|Insomnia..., a photo by Moe M on Flickr.|
The business owner tosses and turns, awake at 2 a.m. for the third night in a row. A persistent problem cycles through his brain in fragments, because although he’s not asleep he’s not awake enough to think through it completely and develop a course of action. He’s tired enough from his stress-related sleep deficit that he has difficulty focusing during the day, and he’s grouchy both at work and at home.
This business owner has a latent (underlying unacknowledged) need. The problem, not its resolution, is in the foreground of his mind. He might not realize that there is action that he could be taking to shrink or resolve the issue. It is also possible that he has considered a few potential courses of action, but the choices are distasteful enough to him that he wants to avoid implementing them, hoping that another avenue will appear to him if he lets it churn around in his brain for a while longer.
The first step in resolving the issue is to identify it. When this guy wakes up for the third time he might be able to write it down and then go back to sleep. His brain, having committed the topic to paper, will be less likely to continue its 7-minute short term memory loop, “Remember to take care of _________.” Then he can deal with it while in a more alert mental state.
The owner can recruit thought partners. These might be experienced and trusted employees, peer business owners, community resources that serve businesses like SCORE, or he might talk the issue through with a relevant sales representative or trusted advisor. Probably the worst thing the owner can do is to keep this to himself, and for a few reasons:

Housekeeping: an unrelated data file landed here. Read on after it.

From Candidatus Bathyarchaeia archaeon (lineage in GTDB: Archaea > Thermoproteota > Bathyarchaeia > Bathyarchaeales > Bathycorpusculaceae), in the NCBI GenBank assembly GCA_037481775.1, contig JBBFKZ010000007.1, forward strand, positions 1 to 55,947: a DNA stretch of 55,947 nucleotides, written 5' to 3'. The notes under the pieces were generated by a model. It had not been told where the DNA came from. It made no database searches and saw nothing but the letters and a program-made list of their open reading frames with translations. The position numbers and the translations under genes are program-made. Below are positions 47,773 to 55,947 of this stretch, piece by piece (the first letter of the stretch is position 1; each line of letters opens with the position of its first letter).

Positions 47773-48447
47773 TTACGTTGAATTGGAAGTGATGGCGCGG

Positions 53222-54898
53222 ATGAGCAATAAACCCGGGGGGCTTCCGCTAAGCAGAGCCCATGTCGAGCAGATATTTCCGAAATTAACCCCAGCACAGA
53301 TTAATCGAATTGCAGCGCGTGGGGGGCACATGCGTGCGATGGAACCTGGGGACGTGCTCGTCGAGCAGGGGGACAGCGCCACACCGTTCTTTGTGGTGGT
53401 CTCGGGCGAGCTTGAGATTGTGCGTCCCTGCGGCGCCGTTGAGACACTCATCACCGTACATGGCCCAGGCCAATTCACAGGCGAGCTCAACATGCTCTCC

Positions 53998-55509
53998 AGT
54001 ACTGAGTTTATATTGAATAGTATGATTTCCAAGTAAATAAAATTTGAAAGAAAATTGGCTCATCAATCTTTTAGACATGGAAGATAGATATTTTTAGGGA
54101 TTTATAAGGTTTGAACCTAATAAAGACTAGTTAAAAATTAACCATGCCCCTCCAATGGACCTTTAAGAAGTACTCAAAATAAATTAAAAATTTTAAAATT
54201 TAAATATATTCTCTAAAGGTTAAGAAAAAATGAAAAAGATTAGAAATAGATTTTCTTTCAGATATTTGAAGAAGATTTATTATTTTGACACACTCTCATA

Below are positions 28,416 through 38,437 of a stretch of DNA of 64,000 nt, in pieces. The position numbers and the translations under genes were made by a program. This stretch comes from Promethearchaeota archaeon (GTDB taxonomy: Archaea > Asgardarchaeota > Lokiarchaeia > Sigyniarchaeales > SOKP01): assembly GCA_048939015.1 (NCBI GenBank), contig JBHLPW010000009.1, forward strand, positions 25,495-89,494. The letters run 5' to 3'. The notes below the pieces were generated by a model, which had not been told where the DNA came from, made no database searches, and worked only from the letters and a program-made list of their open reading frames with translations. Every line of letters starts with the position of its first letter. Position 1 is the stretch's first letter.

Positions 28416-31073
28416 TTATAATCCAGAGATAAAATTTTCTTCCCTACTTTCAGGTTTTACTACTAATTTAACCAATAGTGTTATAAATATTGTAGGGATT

· He sees the situation through a certain lens, and is likely to have developed habits of thought around the situation. These habits may interfere with him seeing the issue and its causes fully, and may cause him to subconsciously and automatically rule solutions in or out of consideration.
· The negative emotions attached to an unresolved and persistent problem can interfere with effective thought about the issue.
· The owner may not have the information needed to resolve the problem. There might be technical expertise that’s needed, or process and structure to help him get the job done.
When the owner transitions from focus on the problem to focus on solving the problem, the latent need becomes an active need. When the business owner calls a product or service provider and says something like, “I need a new computer system,” he is in active need mode. He is reaching out with a perceived solution in mind, but the solution he seeks might not be the only or best one to resolve the issue. It might address only the symptoms and not the root cause of the problem.
Product and service providers benefit business owners most when they can help them uncover latent needs – the problems that are keeping the owners up at night. They can bring their needs discovery skills to assist the business owner in identifying potential causes, and then in providing the products or services that are appropriate for the situation. An effective salesperson can earn trusted advisor status with that business owner when he or she is an effective thought partner who places the owner’s interests in the foreground of the conversation.
If you are a business owner with a problem, talk to somebody. And if you are a product or service provider, get out there and meet business owners. The fact that they haven't called you yet might only mean that a) they don't know about you, or b) they are still in latent need mode. You might be their best remedy for getting a good night's sleep.
Summit helps business owners sleep better at night by helping them identify latent needs in the areas of planning, people development, and process improvement. Summit provides process and structure through which owners and their teams can solve problems at their root causes.